After the quarter finals against EG, you faced, and beat, both Brazilian contenders: Team Fontt and Black Dragons. How did it feel to face the local Brazilian crowd, after those games?

 

Bounssi: For me, it felt more like a "power source", to see them so hyped for the Brazilian teams. When we won rounds against those teams, hearing the crowd go all-quiet, gave me more motivation to do well in the game and go for the win!


Shatte: After we beat EG, we knew that on the next match, the crowd will cheer for the opposite (Brazilian) team and we managed to find strength from that. It all depends on the mindset you have. You can either find it as a weakness, or a strength. We wanted to make the crowd quiet.

 

The second year of Pro League saw the rise of the Brazilian competitive scene. What are your thoughts about the progress made by the region?

 

Bounssi: Brazilian teams have always been good, but there is something missing. Like a key element to make it work against a very coordinated team. Their aim is on another level, but you do not only win games with aim. Most of the time, you need tactics and good teamwork to get wins.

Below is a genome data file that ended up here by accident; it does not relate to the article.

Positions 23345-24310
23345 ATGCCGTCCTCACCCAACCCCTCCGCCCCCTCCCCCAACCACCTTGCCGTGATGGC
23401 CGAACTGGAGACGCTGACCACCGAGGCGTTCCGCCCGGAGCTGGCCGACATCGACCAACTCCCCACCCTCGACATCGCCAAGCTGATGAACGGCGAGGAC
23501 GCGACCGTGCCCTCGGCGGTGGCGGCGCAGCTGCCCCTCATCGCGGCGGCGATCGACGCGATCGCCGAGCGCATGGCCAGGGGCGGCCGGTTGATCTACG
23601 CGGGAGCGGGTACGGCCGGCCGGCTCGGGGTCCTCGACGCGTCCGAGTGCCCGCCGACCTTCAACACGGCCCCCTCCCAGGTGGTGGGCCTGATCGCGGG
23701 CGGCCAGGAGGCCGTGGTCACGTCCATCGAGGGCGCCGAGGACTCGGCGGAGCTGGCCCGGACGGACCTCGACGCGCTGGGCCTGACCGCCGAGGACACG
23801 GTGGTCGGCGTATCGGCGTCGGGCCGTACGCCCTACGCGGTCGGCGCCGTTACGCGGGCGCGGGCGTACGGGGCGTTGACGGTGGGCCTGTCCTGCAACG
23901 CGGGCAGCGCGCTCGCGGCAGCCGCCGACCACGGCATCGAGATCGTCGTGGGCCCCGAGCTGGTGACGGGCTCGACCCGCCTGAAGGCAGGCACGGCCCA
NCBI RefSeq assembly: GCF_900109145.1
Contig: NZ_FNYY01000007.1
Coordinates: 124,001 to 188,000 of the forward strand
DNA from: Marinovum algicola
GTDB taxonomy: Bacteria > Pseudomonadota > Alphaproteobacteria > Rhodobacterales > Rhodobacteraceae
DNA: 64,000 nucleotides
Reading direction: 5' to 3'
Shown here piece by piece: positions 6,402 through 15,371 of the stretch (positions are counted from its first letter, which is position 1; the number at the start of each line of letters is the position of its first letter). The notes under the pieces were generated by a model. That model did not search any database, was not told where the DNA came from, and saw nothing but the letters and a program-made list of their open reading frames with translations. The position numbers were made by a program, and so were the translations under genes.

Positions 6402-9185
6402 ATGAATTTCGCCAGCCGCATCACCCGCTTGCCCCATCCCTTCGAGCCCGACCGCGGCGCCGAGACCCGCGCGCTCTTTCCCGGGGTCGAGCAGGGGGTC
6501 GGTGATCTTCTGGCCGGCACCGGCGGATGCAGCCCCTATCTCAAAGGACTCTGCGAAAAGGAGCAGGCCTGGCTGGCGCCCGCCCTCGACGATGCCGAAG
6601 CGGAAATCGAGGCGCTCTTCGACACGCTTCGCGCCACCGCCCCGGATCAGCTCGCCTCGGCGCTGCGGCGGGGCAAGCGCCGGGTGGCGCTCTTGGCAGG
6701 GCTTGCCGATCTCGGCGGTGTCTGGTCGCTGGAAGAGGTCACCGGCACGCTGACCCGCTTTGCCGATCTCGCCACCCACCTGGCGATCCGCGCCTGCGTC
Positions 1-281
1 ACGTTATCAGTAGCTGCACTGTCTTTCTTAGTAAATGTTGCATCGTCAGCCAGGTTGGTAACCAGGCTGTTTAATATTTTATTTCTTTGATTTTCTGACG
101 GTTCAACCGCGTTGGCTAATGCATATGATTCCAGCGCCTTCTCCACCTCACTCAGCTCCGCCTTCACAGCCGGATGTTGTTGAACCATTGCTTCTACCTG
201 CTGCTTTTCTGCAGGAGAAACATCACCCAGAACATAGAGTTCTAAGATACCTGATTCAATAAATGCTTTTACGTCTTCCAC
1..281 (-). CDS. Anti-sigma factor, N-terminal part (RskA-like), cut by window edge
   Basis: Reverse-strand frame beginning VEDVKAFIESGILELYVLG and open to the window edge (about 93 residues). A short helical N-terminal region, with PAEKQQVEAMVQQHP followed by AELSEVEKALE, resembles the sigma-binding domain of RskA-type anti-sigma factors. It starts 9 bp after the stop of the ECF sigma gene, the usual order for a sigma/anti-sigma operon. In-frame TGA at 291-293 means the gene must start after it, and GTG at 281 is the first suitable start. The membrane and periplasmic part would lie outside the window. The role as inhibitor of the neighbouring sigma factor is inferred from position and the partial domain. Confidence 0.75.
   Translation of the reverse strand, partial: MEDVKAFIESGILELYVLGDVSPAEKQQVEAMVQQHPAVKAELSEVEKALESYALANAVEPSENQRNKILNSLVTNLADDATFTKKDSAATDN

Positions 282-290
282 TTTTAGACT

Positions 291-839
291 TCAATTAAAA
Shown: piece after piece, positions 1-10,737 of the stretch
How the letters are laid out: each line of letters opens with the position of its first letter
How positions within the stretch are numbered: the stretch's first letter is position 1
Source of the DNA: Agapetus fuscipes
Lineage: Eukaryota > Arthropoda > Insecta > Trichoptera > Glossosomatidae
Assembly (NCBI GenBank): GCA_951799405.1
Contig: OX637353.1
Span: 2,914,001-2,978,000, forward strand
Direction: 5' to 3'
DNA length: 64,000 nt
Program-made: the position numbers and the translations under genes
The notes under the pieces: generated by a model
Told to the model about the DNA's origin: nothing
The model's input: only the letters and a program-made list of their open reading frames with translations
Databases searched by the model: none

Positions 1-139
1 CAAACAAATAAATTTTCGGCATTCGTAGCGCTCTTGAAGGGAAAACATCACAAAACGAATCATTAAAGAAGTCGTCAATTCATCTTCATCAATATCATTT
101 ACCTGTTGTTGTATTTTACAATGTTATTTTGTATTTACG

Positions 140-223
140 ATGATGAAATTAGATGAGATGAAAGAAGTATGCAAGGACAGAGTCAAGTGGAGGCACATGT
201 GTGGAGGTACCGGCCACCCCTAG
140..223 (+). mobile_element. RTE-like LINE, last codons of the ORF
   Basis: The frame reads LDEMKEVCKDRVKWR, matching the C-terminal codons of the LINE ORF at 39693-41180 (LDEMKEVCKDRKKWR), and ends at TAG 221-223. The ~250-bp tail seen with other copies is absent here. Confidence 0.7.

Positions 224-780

Shatte: I found that the Brazilian teams are really strong in some aspects, such as aiming and movement. However, in many cases, lack communication and coordination. Every region has their own strengths and weaknesses. That being said, Brazilian pro players are nice, experienced, and I have huge respect towards them. In addition, they don’t usually shuffle their team rosters, so that’s good too.

 

Throughout year 2, the Pro League title remained in Europe. First with back-to-back championships by PENTA, and now with your win in Brazil. Why do you think European (EU) teams did so well this year?

 

Kantoraketti: I think the reason for EU teams are doing so well in the pro league is because they don’t switch rosters after every single LAN. We work on the issues inside the team and try to get it to work. Our team is a good example. We've been working on our problems and managed to win the championship. I also think EU plays more tactical than regions like North America, while regions like Brazil tend to rely more on individual play.